Letter | Published:

The role of van der Waals forces in the performance of molecular diodes

Nature Nanotechnology volume 8, pages 113118 (2013) | Download Citation

Abstract

One of the main goals of organic and molecular electronics is to relate the performance and electronic function of devices to the chemical structure and intermolecular interactions of the organic component inside them, which can take the form of an organic thin film, a self-assembled monolayer or a single molecule1,2,3,4,5,6,7. This goal is difficult to achieve because organic and molecular electronic devices are complex physical–organic systems that consist of at least two electrodes, an organic component and two (different) organic/inorganic interfaces. Singling out the contribution of each of these components remains challenging. So far, strong ππ interactions have mainly been considered for the rational design and optimization of the performances of organic electronic devices8,9,10, and weaker intermolecular interactions have largely been ignored. Here, we show experimentally that subtle changes in the intermolecular van der Waals interactions in the active component of a molecular diode dramatically impact the performance of the device. In particular, we observe an odd–even effect as the number of alkyl units is varied in a ferrocene–alkanethiolate self-assembled monolayer. As a result of a more favourable van der Waals interaction, junctions made from an odd number of alkyl units have a lower packing energy (by 0.4–0.6 kcal mol–1), rectify currents 10 times more efficiently, give a 10% higher yield in working devices, and can be made two to three times more reproducibly than junctions made from an even number of alkyl units.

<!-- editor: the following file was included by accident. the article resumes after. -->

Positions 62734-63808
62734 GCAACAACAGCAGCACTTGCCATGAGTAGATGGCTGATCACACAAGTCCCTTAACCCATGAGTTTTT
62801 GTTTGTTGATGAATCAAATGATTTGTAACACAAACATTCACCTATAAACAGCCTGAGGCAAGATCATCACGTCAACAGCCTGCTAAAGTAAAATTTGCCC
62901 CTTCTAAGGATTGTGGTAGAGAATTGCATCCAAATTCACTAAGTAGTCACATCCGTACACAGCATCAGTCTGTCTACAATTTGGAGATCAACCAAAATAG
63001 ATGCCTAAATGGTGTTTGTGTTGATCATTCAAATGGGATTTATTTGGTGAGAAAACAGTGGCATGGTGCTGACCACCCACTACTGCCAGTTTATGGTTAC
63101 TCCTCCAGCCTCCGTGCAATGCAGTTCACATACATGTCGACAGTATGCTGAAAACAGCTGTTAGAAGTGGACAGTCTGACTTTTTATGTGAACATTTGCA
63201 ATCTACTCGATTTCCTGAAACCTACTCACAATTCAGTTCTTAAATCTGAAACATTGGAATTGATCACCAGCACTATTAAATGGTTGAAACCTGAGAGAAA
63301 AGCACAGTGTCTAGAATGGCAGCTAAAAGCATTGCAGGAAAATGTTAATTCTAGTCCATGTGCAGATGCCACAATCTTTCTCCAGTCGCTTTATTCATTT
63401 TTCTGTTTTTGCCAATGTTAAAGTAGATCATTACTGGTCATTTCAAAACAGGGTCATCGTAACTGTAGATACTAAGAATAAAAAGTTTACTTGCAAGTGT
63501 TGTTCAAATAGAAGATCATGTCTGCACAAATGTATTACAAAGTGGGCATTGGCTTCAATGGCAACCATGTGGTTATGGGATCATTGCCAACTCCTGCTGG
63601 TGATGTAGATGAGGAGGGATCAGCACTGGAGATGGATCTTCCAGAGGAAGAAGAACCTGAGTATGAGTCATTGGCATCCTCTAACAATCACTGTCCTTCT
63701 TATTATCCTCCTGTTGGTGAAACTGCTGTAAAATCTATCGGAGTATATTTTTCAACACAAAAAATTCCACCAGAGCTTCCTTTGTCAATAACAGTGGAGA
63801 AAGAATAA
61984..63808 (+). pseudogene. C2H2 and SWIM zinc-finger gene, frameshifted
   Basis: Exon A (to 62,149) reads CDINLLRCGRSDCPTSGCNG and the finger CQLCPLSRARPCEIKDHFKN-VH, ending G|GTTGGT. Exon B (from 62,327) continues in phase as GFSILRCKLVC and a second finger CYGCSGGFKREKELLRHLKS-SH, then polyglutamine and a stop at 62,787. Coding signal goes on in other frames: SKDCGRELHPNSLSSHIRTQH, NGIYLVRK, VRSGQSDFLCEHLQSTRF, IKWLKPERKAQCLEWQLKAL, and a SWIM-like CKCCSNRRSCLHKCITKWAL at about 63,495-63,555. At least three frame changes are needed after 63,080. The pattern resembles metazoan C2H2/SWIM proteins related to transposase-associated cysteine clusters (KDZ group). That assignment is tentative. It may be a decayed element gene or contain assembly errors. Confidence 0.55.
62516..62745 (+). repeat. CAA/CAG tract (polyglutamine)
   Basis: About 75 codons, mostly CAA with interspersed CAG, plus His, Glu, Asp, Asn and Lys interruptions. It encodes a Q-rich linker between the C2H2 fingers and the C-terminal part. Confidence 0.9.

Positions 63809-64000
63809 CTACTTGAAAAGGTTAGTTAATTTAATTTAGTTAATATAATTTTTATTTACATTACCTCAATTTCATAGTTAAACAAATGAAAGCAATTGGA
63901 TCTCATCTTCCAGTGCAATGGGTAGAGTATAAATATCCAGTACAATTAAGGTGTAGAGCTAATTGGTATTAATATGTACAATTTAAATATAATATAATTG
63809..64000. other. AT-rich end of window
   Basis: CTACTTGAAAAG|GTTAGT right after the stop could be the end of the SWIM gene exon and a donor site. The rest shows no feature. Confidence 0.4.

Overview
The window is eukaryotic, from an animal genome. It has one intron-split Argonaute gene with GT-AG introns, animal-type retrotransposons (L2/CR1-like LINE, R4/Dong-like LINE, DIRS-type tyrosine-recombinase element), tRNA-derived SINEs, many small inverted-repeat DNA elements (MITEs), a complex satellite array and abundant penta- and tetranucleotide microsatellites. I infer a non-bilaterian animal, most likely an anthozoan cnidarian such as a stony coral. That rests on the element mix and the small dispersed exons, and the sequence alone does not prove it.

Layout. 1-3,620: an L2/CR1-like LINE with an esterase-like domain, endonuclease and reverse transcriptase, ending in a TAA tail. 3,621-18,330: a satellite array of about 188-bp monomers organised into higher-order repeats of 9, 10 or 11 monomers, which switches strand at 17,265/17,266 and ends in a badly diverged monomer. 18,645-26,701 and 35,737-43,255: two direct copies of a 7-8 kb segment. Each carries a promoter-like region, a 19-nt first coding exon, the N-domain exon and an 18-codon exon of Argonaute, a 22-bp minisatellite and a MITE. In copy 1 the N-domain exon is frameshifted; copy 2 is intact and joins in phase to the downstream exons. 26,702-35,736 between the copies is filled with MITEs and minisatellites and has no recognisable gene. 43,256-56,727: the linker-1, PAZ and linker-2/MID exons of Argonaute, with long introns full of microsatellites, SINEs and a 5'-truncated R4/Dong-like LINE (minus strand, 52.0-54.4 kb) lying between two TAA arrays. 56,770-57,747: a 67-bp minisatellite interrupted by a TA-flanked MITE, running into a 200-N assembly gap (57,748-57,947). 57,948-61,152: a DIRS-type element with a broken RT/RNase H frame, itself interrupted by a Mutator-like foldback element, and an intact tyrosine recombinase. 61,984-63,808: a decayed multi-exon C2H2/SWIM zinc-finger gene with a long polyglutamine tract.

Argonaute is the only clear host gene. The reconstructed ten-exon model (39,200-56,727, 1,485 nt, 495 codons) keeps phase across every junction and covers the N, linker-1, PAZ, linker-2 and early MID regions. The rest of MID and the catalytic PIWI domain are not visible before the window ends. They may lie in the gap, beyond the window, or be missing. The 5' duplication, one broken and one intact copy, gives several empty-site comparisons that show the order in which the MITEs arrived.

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Acknowledgements

The Singapore National Research Foundation (NRF award no. NRF-RF2010-03 to C.A.N.) is acknowledged for supporting this research. D.T. acknowledges financial support from the Science Foundation Ireland (SFI; grant no. 11/SIRG/B2111) and the use of computing resources at Tyndall and the SFI/Higher Education Authority Irish Centre for High-End Computing (ICHEC). The authors thank Su Ying Quek for useful discussions and the technical support from the Singapore Synchrotron Light Source.

Author information

Author notes

    • Nisachol Nerngchamnong
    •  & Li Yuan

    These authors contributed equally to this work

Affiliations

  1. Department of Chemistry, National University of Singapore, 3 Science Drive 3, Singapore 117543

    • Nisachol Nerngchamnong
    • , Li Yuan
    • , Jiang Li
    •  & Christian A. Nijhuis
  2. Department of Physics, National University of Singapore, 2 Science Drive 3, Singapore, 117551, Singapore

    • Dong-Chen Qi
  3. Institute of Materials Research and Engineering, 3 Research Link, Singapore 117602, Singapore

    • Dong-Chen Qi
  4. Tyndall National Institute, University College Cork, Lee Maltings, Dyke Parade, Cork, Ireland

    • Damien Thompson
  5. Graphene Research Centre, National University of Singapore, 2 Science Drive 3, Singapore 117542, Singapore

    • Christian A. Nijhuis

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Contributions

N.N. synthesized the compounds and characterized the SAMs. L.Y. performed the J(V) measurements. J.L. prepared the template-stripped substrates. Q.D.C. and L.Y. recorded and analysed the NEXAFS spectra. D.T. performed the molecular dynamics simulations. C.A.N. supervised the project. All authors contributed to writing the manuscript.

Corresponding authors

Correspondence to Damien Thompson or Christian A. Nijhuis.

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DOI

https://doi.org/10.1038/nnano.2012.238

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